These days, we often use our debit cards and credit cards for fast, simple transactions. It is easy for us, but it unfortunately means that our kids aren’t getting exposed to currency. I should know--When my oldest daughter was in kindergarten, her teacher used to tease me and call me “the debit card mom” because my daughter didn’t know the difference between a penny and a quarter. Oops! But her teacher was right. I used my debit card for everything, and my kids were never exposed to dollars, much less change! Money teaches our children so much about Math. It teaches addition, subtraction, place value, and SO much more.
I started carrying cash around in my wallet and made sure to have my daughter help me count out the money when it came time to pay the bill. While paying the bill, I was careful to use repetition to help her recognize the difference between a quarter, a dime, a nickel and a penny. She had a pretend cash register at home and I filled it with real change so that we could work on coin value while we played store. Over time, she began to more comfortable with money, and was soon able to add the currency together to complete a simple transaction. While at the store, I would allow her to purchase her own pack of gum, in her very own transaction.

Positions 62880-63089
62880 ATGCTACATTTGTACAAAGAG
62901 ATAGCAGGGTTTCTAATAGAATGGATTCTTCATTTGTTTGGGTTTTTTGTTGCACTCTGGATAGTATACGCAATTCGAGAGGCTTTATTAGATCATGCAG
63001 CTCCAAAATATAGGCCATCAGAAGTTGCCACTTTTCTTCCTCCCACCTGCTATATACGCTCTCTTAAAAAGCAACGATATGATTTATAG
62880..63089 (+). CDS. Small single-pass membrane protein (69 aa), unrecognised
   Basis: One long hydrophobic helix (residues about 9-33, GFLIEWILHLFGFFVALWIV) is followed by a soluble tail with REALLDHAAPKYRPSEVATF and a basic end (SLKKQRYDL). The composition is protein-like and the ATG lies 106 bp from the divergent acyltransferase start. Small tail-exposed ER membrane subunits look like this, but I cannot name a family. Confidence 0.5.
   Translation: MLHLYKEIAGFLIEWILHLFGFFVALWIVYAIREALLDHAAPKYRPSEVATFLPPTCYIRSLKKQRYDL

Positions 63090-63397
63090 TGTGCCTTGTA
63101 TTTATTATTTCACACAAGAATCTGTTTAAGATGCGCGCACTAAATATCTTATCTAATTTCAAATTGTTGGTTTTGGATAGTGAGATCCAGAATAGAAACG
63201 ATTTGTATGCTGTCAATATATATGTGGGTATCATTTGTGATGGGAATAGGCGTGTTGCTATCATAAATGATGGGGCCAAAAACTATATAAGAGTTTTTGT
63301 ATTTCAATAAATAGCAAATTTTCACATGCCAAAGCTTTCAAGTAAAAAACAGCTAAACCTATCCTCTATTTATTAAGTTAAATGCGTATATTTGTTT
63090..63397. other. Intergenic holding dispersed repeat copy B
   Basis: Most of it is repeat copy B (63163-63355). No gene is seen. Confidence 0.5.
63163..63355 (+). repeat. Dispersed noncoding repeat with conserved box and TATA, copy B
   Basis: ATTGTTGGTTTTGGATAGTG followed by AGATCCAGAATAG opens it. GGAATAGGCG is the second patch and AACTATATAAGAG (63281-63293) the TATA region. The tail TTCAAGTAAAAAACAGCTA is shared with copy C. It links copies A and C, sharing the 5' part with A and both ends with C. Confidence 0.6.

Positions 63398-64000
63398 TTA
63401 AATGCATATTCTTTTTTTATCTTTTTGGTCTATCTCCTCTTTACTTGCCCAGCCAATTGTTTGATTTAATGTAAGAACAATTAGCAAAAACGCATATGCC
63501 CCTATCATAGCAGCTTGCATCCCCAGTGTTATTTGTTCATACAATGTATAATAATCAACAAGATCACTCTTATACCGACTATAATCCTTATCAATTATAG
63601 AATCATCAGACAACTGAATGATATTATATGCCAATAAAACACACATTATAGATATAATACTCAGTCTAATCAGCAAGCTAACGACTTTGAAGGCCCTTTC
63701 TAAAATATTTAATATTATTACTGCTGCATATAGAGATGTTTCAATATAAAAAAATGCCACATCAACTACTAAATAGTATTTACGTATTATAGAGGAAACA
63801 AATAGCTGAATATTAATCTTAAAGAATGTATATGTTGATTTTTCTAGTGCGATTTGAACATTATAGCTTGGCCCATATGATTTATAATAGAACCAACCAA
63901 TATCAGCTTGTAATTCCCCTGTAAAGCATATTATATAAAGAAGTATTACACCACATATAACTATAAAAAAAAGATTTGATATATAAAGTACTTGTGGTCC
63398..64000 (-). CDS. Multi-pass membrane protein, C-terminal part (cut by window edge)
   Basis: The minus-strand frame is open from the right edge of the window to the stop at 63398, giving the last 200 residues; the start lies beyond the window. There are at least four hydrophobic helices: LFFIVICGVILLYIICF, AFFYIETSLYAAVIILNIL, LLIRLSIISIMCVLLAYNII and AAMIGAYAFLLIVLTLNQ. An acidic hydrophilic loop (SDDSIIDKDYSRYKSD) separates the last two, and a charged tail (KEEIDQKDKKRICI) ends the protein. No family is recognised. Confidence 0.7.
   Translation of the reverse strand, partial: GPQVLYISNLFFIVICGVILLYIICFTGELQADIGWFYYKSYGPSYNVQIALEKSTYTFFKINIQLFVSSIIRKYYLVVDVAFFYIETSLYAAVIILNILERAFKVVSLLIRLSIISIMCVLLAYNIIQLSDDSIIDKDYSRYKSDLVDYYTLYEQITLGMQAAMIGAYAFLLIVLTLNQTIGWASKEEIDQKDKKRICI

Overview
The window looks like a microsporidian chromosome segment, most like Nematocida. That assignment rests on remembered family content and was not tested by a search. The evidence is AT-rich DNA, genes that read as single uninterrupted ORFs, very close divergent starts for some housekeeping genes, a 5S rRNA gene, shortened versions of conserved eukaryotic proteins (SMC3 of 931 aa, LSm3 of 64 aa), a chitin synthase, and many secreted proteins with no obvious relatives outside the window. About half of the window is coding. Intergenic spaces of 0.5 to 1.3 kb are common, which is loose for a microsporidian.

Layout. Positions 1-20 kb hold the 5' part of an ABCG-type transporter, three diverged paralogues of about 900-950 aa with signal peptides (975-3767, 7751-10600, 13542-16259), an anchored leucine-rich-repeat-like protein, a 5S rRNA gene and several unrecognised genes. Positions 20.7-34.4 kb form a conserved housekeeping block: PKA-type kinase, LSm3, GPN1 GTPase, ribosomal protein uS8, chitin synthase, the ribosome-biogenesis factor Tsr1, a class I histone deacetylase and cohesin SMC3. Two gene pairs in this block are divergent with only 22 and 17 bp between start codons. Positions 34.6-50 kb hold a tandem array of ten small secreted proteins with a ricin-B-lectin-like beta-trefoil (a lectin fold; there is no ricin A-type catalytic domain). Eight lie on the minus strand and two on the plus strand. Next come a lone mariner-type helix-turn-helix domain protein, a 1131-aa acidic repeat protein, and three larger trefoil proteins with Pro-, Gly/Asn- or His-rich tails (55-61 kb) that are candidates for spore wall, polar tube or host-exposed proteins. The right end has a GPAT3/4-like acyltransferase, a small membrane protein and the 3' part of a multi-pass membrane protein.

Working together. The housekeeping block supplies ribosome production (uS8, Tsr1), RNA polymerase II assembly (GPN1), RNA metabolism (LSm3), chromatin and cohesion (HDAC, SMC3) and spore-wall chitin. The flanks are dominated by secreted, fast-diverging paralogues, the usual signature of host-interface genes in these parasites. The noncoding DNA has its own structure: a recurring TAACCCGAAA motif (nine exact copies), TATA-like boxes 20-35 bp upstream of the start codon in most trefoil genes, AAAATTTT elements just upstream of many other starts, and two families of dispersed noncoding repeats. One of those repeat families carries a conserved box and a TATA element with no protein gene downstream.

Using money was a great way to teach her some valuable math skills. With my two younger children, I am better about having change around and exposing them to cash. Here are some other ways we use real money in the home:
1. My husband has a big change jar and we often let the kids play with the change and count it.
2. When they get allowance, we try to pay them in several currency forms. Instead of a $5 bill, I may give them three $1 bills, 4 quarters and 10 dimes.
3. On Easter, we fill most of their eggs with money rather than candy and for Christmas we give them each a little cash to purchase gifts for each other.
4. And as they get older, teaching your children to use cash not only helps them with valuable math lessons, but it teaches them valuable financial lessons, later. Your children will learn to use what money they actually have in their pocket--and when your money has run out, go home!
So, go ahead, and show them the money! You are teaching them valuable lessons that will last a lifetime.